Internet Explorer might have got a bad press from browser aficionados, but Microsoft's hoping to turn that all around with IE9.
The software mammoth has just released the fourth and final Platform Preview of the browser, which is the last step before it enters the beta stage.
You can take the new preview for a spin yourself if you feel inclined, by taking your current web browser over here. On the MSDN blogs Microsoft's Internet Explorer general manager, Dean Hachamovitch, explained, "With IE9, we have worked much more closely with the developer community.
"Developers have had an earlier (and more frequently updated) look at the platform. With that early engagement, developer feedback has had a bigger impact than before."
According to Hachamovitch, the previous Platform Previews have now been downloaded over 2.5 million times, which should hopefully mean plenty of sites are being built with the new browser in mind.
"Platform Preview 4 is an important milestone on the way to beta," says Hachamovitch. "It is the last preview before the IE9 Beta. The IE9 platform is nearly complete. We ask that developers and partners start testing in preparation for the beta and prepare their sites to take advantage of IE9's new capabilities."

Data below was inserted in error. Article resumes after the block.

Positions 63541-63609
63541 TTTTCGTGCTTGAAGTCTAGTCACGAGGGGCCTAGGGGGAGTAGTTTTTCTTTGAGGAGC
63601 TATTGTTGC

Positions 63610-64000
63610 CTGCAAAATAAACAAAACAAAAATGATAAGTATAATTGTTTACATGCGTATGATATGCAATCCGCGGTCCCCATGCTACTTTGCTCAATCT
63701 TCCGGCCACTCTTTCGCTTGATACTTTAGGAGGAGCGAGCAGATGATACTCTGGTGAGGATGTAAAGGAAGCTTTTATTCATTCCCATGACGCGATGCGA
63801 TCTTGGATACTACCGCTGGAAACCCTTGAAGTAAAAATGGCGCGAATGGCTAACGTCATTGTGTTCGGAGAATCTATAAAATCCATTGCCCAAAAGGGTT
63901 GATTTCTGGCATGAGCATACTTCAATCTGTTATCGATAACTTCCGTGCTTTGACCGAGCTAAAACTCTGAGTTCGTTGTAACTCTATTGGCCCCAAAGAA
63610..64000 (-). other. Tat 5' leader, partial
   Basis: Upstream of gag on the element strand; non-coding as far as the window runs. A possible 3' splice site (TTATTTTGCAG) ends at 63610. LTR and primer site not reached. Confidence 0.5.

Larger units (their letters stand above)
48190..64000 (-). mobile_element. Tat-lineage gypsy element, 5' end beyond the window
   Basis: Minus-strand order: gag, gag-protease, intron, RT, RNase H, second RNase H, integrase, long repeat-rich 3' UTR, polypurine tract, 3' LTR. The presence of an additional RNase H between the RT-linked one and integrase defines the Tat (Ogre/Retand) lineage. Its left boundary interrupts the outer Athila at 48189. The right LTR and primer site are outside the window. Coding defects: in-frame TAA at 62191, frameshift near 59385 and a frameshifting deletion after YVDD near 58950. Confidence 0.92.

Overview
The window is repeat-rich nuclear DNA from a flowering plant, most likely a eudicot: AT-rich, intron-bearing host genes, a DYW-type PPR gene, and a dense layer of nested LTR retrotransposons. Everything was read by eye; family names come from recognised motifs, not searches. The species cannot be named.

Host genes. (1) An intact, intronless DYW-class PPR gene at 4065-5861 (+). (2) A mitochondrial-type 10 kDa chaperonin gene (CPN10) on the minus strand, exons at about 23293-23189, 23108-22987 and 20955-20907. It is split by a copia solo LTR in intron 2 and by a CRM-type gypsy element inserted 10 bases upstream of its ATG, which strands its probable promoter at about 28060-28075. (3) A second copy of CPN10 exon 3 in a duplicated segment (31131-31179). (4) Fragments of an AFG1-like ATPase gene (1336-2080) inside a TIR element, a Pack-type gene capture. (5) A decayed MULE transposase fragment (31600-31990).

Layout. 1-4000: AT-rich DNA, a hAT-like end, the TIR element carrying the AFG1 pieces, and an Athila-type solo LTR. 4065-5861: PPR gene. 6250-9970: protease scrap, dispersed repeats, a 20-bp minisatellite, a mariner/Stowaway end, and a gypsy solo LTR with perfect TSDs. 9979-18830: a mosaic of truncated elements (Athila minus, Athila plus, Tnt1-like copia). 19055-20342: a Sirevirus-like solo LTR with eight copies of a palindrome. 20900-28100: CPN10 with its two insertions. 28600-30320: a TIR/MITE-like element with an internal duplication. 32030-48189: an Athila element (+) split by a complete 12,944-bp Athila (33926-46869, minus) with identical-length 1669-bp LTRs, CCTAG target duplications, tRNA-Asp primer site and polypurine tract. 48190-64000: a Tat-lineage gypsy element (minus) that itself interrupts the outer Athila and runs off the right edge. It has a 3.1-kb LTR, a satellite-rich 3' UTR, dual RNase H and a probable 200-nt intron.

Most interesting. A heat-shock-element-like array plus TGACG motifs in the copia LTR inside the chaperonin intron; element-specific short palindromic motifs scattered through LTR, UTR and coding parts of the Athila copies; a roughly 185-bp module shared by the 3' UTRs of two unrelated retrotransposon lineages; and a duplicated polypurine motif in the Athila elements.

The new Platform Preview was released around eight weeks after the third version, and Microsoft has launched a number of new demos to show off the browser's HTML 5 and full GPU hardware-acceleration.
One of these is IE Beatz; a virtual drum machine that enables you to pick which drum sounds go where in a pattern. If your browser is fast enough, it should be able to do this flawlessly without dropping below the 230bpm (beats per minute) tempo target.
We first tried this out with a Core 2 Quad machine containing 3GB of RAM and a Radeon HD 4850. Using Google Chrome, the demo ran at 12fps, and struggled to hit the tempo target. However, when using IE9 Platform Preview 4, the frame rate jumped up to 39fps and never shifted from the tempo target.
There are a number of other demos as well, including a new aquarium filled with Siamese fighting fish. Luckily these digital fish don't have the same habit of ripping each other apart as their real-life counterparts, so you can fill your screen with 1,000 of them in IE9, while still retaining a 60fps frame rate.